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Sharky Extreme : Video cards October 20, 2011
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Video cards

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Gigabyte GeForce 8500 GT 256MB Review

By Vince Freeman :  November 13, 2007

Introduction

The mainstream and high-end areas of the graphics card market tend to get the most attention, and for obvious reasons, as these are the products that can either pump out the framerates or offer killer price performance ratios. But that doesn't mean entry-level buyers are any less important, as sub-$100 video cards represent a very lucrative market.

It all comes down to numbers, and there are far more buyer walking around with a C-note in their pockets, than there are with a budget of several hundred dollars, so companies like ATI and NVIDIA can definitely make it up in volume. We're covering a very interesting entry-level video card today, as the Gigabyte GeForce 8500 GT 256MB is not only priced right, but offers higher performance than a conventional GeForce 8500 GT card.

The GeForce 8500 GT

The GeForce 8500 GT graphics processor features an 80nm G86 core, and is positioned right between the GeForce 8400 and 8600 models. This is different from the G84 found in the GeForce 8600 GT and GTS cards, and features 16 Stream processors, as opposed to the 32 found in the GeForce 8600. Default clock speeds on the Stream processors are also a bit lower, with the GeForce 8500GT being set at 900 MHz. The core and memory clock speeds follow suit, and check in at 450 MHz and 800 MHz, respectively. Like all of the GeForce 8 series, the GeForce 8500 GT offers a unified shader architecture and supports the DirectX 10/SM4.0 feature set.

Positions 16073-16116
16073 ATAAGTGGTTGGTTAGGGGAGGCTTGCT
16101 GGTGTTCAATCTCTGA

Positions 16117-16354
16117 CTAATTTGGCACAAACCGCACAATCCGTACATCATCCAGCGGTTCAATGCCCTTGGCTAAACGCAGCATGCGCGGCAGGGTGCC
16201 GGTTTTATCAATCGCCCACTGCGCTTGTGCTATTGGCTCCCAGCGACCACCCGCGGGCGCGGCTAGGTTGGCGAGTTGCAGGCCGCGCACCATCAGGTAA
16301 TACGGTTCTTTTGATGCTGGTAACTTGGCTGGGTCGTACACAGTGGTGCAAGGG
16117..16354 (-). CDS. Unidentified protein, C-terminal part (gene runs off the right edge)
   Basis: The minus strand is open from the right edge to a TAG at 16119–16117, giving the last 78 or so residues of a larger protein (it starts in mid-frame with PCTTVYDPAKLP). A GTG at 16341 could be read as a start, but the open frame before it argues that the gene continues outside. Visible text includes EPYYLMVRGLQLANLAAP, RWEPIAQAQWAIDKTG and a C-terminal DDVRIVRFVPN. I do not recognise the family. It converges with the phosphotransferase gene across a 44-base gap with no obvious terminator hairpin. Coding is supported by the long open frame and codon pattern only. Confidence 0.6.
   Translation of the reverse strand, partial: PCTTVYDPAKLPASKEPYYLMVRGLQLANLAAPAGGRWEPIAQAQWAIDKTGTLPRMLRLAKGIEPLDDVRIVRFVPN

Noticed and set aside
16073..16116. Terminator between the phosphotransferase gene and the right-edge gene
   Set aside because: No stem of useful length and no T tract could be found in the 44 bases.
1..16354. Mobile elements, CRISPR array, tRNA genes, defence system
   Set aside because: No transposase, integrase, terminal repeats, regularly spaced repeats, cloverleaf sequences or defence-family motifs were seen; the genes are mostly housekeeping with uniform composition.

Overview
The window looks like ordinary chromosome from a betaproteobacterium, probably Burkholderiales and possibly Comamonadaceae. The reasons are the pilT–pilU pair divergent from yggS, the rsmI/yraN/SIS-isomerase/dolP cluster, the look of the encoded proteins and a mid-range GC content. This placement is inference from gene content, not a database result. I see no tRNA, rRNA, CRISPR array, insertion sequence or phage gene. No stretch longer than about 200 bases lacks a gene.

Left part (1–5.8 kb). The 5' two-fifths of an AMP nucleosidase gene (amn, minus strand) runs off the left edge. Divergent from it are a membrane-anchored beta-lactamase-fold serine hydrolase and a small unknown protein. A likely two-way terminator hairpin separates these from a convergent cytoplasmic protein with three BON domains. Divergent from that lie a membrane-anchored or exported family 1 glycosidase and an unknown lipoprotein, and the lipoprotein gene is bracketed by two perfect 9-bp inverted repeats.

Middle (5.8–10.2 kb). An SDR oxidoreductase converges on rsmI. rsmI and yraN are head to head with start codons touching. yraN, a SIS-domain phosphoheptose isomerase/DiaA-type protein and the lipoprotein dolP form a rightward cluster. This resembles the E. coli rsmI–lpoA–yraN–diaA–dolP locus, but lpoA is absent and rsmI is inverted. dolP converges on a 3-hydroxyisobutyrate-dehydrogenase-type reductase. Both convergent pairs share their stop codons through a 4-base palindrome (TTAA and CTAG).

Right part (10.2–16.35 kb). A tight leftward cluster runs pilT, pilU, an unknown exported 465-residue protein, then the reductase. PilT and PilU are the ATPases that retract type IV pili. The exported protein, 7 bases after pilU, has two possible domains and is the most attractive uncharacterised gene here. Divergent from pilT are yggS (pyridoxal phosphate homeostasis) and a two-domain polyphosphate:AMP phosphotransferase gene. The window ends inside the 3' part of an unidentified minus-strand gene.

The core architecture of the GeForce 8500 GT includes 8 texture address units, 8 texture filtering units, and 4 ROPs, making it similar to the GeForce 7600 GS/GT design, though closer to the 7600 GS in terms of clock speeds. NVIDIA has gone with a 128-bit memory interface, which does limit bandwidth, but unlike the GeForce 8600 GTS, this is entirely suitable for an entry-level card. With the default memory clock is set at 800 MHz, and utilizing 256MB of DDR2, this results in a memory bandwidth of 12.8 GB/s. The GeForce 8500 GT supports features such as NVIDIA Lumenex, Pure Video 2/HD, nView, SLI technologies, as well as being HDCP compliant.

The Gigabyte GeForce 8500 GT 256MB Card

Gigabyte offers two different versions of the GeForce 8500 GT, one in a base design at (mostly) default clock speeds, and a special TurboForce edition with enhanced cooling and significantly higher clock speeds. We're looking at the latter card, and it runs at higher 600 MHz core, 1200 MHz shader clock, and 1.4 GHz memory speeds. These are significant overclocks, as the core has jumped 33% and the memory by an amazing 75%. Onboard memory has also been upgraded to GDDR3 to support the higher clock, and this particular revision looks more like a GeForce 8600 than an 8500.